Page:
Looking for hope (part 14)

This week, we entered Step 2 of “Reopening Ontario.” I ate on patios, twice. I crossed the border into Quebec for the first time in a year to visit friends, where we were able to eat inside at a restaurant. I soaked up the beauty of the forests that surrounded their home, listened to the loudest bullfrogs I have ever heard and sat by the Gatineau River watching kayakers and canoeists paddle by.

But in the same week, record-breaking high temperatures throughout western Canada led to hundreds of deaths and out of control forest fires, Bill Cosby was released from prison after his sexual assault conviction was overturned by Pennsylvania’s top court and more unmarked grave sites of Indigenous children killed by Canada’s residential school system were found.

Despite the many pleasant aspects of my personal life, there was little hope to be found this week.

Cancelling Canada Day?

Celebrating Canada’s birthday has never been an event in our household. While we appreciate the many privileges that come from living in this country, we are all too aware of Canada’s faults, both domestically and internationally. Never has this been as true as this year, with the recent discoveries of more than 1,000 children’s graves on the sites of former residential schools in British Columbia and Saskatchewan and the certainty of many more yet to be found across the country.

Canada’s citizenship oath now requires new citizens to commit to “faithfully observe the laws of Canada, including the Constitution, which recognizes and affirms the Aboriginal and treaty rights of First Nations, Inuit and Metis people.” While this is one of the 94 Calls to Action of the Truth and Reconciliation Commission (TRC), it seems like a case of putting the cart before the horse, given that the federal government has failed to implement many other of the Commission’s recommendations; the issues of adequate housing and potable water on many First Nations across the country remain unaddressed, and violence against Indigenous women and girls continues unabated.

Truth before justice

In an article in Canadian Dimension this week, Mi’kmaw citizen and member of the Eel River Bar First Nation, lawyer and chair in Indigenous Governance at Ryerson University, Pam Palmater wrote:

“A national day of mourning and collective reflection in honour of these children is far more fitting than the usual fireworks and parades which celebrate a country founded on genocide – a genocide that continues unabated. If ever there was a time for Canadians to redirect their attention to the outcomes of Canada’s brutal Indian policy, it is now. . . . [I]t is time to confront our collective truth, so we can finally move towards justice.”

She points out that of the 3,200 deaths that the TRC was able to document, the names of 32 percent and the gender of 23 percent of the children were not documented by any authority. No cause of death is listed in 50 percent of the cases. Generally, bodies were not returned to the children’s communities, and most of the cemeteries have been long since abandoned.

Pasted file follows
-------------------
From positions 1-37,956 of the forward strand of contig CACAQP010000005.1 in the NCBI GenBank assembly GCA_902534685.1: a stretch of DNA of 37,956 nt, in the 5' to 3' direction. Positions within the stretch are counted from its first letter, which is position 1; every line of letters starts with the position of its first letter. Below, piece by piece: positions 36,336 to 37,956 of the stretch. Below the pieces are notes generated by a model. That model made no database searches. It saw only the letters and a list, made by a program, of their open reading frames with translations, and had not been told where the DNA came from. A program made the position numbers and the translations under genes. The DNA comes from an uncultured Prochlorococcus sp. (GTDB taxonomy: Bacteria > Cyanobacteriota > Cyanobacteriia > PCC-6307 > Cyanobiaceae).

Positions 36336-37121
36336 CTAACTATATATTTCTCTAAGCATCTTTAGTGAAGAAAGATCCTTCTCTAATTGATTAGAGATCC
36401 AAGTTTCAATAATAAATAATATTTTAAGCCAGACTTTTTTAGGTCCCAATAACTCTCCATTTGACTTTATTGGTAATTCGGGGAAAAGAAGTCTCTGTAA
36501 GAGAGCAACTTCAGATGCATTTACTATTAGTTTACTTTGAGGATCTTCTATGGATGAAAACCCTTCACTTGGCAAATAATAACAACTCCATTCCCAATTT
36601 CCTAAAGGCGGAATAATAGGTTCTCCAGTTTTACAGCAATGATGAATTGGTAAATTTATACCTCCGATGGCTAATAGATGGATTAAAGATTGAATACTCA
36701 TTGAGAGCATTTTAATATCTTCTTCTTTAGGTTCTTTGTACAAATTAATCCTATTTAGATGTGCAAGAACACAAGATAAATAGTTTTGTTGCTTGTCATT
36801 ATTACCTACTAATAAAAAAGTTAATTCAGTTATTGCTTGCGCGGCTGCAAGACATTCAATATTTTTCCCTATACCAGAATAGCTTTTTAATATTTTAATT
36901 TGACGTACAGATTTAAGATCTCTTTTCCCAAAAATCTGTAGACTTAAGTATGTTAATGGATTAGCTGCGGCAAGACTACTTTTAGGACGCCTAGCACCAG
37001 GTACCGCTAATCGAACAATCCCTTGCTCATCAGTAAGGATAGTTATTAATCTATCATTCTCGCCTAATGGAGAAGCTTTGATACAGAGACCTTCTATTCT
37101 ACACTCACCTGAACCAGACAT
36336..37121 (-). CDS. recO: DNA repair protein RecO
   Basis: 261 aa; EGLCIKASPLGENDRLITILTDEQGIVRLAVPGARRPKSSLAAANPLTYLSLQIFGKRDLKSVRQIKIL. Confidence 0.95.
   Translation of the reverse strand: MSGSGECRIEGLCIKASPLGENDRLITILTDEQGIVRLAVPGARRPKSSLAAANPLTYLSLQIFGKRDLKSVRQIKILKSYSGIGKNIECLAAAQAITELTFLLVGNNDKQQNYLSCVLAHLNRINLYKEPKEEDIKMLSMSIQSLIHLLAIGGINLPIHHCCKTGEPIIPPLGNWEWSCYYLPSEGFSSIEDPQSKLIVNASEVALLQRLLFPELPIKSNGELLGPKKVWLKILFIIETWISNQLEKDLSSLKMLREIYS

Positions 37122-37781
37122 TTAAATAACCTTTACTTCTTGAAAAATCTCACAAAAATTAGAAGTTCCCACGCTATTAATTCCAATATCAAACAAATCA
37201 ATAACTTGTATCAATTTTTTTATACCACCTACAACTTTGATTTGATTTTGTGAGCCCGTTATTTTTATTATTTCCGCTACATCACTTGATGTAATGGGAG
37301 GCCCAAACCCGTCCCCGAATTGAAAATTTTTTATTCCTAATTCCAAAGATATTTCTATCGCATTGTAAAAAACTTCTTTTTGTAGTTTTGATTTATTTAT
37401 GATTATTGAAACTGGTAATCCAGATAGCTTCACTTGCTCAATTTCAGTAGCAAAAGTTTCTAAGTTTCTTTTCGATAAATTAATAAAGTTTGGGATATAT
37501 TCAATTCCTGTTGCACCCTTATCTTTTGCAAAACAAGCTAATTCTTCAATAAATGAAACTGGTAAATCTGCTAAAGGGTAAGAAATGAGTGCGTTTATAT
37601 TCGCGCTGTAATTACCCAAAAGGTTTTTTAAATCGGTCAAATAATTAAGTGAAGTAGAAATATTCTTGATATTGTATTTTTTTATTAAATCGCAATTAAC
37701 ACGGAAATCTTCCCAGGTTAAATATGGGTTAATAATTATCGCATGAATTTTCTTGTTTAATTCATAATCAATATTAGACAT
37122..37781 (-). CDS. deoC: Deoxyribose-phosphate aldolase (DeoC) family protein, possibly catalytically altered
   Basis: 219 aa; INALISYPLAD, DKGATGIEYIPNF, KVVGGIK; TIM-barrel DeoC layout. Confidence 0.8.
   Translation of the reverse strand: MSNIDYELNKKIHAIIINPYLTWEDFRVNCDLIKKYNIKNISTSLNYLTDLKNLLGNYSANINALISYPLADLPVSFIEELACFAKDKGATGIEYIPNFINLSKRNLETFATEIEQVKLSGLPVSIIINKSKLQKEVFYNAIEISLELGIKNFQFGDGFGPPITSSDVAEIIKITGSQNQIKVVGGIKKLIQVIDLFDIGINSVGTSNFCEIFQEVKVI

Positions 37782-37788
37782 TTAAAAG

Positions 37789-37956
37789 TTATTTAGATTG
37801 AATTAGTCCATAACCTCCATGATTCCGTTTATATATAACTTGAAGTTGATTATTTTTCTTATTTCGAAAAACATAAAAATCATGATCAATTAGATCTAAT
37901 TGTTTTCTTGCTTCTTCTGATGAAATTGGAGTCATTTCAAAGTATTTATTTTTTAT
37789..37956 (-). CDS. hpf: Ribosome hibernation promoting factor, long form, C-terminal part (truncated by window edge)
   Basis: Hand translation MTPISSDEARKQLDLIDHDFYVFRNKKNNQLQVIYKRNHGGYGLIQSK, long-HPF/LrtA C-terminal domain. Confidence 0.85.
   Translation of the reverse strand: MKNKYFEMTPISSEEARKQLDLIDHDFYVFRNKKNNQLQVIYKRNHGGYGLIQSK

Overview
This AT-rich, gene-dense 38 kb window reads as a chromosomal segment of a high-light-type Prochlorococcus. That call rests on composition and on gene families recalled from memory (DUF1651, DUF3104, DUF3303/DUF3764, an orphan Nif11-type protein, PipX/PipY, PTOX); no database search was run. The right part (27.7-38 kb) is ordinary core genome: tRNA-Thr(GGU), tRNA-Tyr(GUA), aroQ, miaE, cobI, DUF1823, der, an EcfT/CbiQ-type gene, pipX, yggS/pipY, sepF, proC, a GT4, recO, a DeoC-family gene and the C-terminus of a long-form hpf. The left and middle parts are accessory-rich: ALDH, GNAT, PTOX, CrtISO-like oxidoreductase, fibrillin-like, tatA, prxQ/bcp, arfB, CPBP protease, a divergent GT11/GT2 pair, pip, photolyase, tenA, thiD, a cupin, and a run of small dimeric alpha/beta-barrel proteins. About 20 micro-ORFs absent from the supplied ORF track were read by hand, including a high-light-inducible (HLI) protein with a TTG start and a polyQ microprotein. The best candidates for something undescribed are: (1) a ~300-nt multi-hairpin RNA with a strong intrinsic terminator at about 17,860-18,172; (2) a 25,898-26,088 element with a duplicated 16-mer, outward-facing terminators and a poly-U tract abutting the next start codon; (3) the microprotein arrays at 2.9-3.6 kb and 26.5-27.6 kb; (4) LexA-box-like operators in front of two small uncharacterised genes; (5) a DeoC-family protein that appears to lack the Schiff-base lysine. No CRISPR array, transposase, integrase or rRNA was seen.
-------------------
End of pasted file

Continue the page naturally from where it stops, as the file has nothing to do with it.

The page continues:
Calls to Action 71 to 76 specifically address the issue of missing children and burial information: recommendations the government ought to have addressed before ensuring that new Canadians commit to supporting the rights of Indigenous peoples in this country.

Not cancel culture

Some municipalities did cancel Canada Day celebrations. (From the sound of fireworks late into the night where I live, I think it is safe to say that Kingston was not one of those municipalities.) In other cities and towns, while official Canada Day events took place, so did counter-events. Marches to honour children who died in residential schools were held in Toronto and Montreal, a statue of Queen Victoria was pulled down in Winnipeg, and other gatherings focused on reading the TRC’s Calls to Action. Tens of thousands of people wore orange or hung orange shirts, dresses or fabric from the front of their homes.

The Algonquins of Pikwakanagan on Golden Lake in Renfrew County, Ontario, held a healing and reflection ceremony, with the sound of drumming and the light from hundreds of candles circling the lake.

The Canadian flag atop the Peace Tower on Parliament Hill flew at half-mast yesterday, but when William Blackstock tried to plant hundreds of small orange flags in the lawn in front of the Parliament buildings, he was told they posed a safety hazard so he had to move to another location.

Palmater points out that cancelling the usual Canada Day celebrations has “nothing to do with co-called ‘cancel-culture – the dog whistle term used by angry white men who benefit from the status quo. On the contrary #CancelCanadaDay is what real reconciliation looks like.”

“Cancelling Canada Day fireworks and parades will not end Canada, nor will it erase our history. What it might do, however is rewrite our future history so that we do not waste another 20 years looking the other way and hoping Indigenous pain and trauma will simply go away. . . We cannot hope to move towards meaningful reconciliation without first exposing the truth and achieving justice for Indigenous peoples.”

Palmater’s cautious hope will only become a reality if the talk of the past couple of weeks turns into action now that Canada Day has passed for another year. That’s on each of us: what we do In our personal lives, in our communities and to hold political leaders accountable.

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